Jan 28, 2012


"It's hard to lead a cavalry charge if you think you look
funny on a horse." -Adlai Stevenson  
Self-consciousness is an ugly thing. It makes us question our nature, doubt our character and interact cautiously with the world around us. Sadly, these ideologies are learned and developed by our experiences during this lifetime. If you ever need proof that we weren't born with feelings of embarrassment or inadequacy, just observe a young child. After years as a preschool teacher, it became apparent to me just how innately self-assured these tiny humans are. They aren't afraid to raise their hand with a totally irrelevant story during circle time or get up and dance in front of a crowd to The Dinosaur Song. They don't have filters, hesitations or inhibitions because their peers are not yet threatening.

But also, children are authentic because they don't know how to be anything else. They are joyful, honest, ornery, or funny, not because they want to fit in with a group, but because that is who they are and they couldn't be anyone else if they tried.

What a beautiful concept!

The other day I streamed a talk by my favorite teacher from my favorite church in Fort Collins and listened intently as she touched on this concept of self-consciousness.

"All we are is enough," she said slowly and with conviction.

Then she repeated, "All we are is enough."

We are each born into this world perfect and whole, unaltered by the opinions of others. But the first time someone makes fun of our clothes, teases us about our glasses, belittles us because of our weight, or makes us question our intelligence, we begin to hide. We close the doors on ourselves because we start to believe that who we are isn't enough. But we are wrong. All we are is enough.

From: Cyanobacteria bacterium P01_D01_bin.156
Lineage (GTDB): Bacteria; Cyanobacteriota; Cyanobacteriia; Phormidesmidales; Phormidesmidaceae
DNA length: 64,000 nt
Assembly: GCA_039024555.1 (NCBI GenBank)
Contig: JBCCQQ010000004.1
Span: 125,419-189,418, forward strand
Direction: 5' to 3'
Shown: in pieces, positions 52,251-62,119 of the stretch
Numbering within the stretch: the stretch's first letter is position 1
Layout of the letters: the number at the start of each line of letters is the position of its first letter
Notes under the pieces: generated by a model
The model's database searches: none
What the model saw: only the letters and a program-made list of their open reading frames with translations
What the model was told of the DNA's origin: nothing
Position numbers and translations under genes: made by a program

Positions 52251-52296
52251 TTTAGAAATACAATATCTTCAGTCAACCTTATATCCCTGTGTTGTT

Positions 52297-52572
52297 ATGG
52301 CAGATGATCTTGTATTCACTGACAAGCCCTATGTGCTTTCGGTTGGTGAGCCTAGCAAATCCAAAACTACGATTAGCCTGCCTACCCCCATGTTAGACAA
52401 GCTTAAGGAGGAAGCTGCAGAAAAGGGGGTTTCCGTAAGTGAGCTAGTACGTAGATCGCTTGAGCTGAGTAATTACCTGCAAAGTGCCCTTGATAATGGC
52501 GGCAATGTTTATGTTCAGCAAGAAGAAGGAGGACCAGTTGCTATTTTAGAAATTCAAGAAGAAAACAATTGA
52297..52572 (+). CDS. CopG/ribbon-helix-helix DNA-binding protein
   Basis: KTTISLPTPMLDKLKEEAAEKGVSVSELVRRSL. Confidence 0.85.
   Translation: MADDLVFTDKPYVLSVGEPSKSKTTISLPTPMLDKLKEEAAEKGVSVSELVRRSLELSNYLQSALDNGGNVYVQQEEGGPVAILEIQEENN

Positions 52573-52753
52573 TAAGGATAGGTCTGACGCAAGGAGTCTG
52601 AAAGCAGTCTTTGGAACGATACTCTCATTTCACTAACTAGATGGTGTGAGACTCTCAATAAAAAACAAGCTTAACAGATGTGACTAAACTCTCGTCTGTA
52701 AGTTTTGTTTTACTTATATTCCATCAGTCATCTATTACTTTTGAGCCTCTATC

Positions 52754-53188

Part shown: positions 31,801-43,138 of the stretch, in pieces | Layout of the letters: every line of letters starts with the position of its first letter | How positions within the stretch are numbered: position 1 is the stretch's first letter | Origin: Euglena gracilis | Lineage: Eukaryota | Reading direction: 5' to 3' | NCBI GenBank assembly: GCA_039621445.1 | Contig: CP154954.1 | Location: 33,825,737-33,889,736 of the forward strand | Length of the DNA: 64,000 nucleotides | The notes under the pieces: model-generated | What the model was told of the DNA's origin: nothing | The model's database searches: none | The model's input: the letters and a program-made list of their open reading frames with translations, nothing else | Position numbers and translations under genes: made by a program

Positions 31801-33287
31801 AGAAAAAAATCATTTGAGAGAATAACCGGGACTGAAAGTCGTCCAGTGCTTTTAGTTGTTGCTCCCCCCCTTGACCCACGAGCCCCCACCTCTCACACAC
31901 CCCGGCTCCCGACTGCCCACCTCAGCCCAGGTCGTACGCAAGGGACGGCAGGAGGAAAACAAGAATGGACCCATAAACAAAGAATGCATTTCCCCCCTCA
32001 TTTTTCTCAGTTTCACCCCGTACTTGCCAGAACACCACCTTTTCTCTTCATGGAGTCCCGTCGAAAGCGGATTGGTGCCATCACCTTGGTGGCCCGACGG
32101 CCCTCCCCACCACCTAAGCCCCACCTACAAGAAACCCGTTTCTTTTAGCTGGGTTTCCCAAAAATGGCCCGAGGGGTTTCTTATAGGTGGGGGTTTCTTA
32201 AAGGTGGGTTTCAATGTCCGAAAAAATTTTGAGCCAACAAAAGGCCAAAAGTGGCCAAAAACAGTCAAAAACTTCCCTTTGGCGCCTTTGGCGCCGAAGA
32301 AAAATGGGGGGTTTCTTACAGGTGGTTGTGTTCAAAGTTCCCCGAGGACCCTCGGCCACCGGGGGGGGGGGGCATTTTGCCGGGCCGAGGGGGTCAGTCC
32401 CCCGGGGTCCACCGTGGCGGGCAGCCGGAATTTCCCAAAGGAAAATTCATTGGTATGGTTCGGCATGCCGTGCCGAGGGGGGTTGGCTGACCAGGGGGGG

This teacher insisted that life isn't about adding anything to who we are, it's about letting go of everything that's unnatural.

This was my "aha moment."
::Insert Oprah's voice here::

Protective armor is unnatural. Remove it.
Doubt and insecurities are unnatural. Release them.
Embarrassment, hesitation and inadequacy are unnatural. Don't you see?
What's natural is the way in which we began in this world– without any of these things. When we shed all the crap we've added from years of being hurt, we can finally begin living with authenticity.

I've spent the better part of my twenties trying to uncover the areas of my true self that I shoved away little by little each time I was excluded from a group, teased about my height or cornered and verbally harassed by groups of girls for being "too skinny." In fact, parts of me have been hiding so long for fear of rejection that I'm not sure they can ever be recovered. But hearing this was exactly the permission I needed to just let go and live. I don't need to try to be more assertive or confident or strong or witty. All I am is enough.

I anticipate this shift in thinking taking some time. If it were easy, we'd all be frolicking naked in a field of wildflowers, belting our best renditions of "Let the Sunshine In," not caring who was watching. (No? Just me?) But we are creatures of habit and it's hard to reframe our thinking. Hard, but not impossible. So that is my challenge to anyone reading this who has ever been self-conscious about parts of who they are: start stripping. Remove everything that is unnatural to your soul. Because You are in there somewhere and You are enough.

and so it is...


  1. I just found your blog today. I absolutely love this post. Looking forward to reading more!

    I love the quote "you are enough" I find myself saying this to my friends a lot!

    Thanks for reminding me that its not just me who has this as their mantra!

    Louise xo

  2. Hi Louise! Thanks for reading and thanks for the kind words. It's true, such a simple statement but so easy to forget sometimes!


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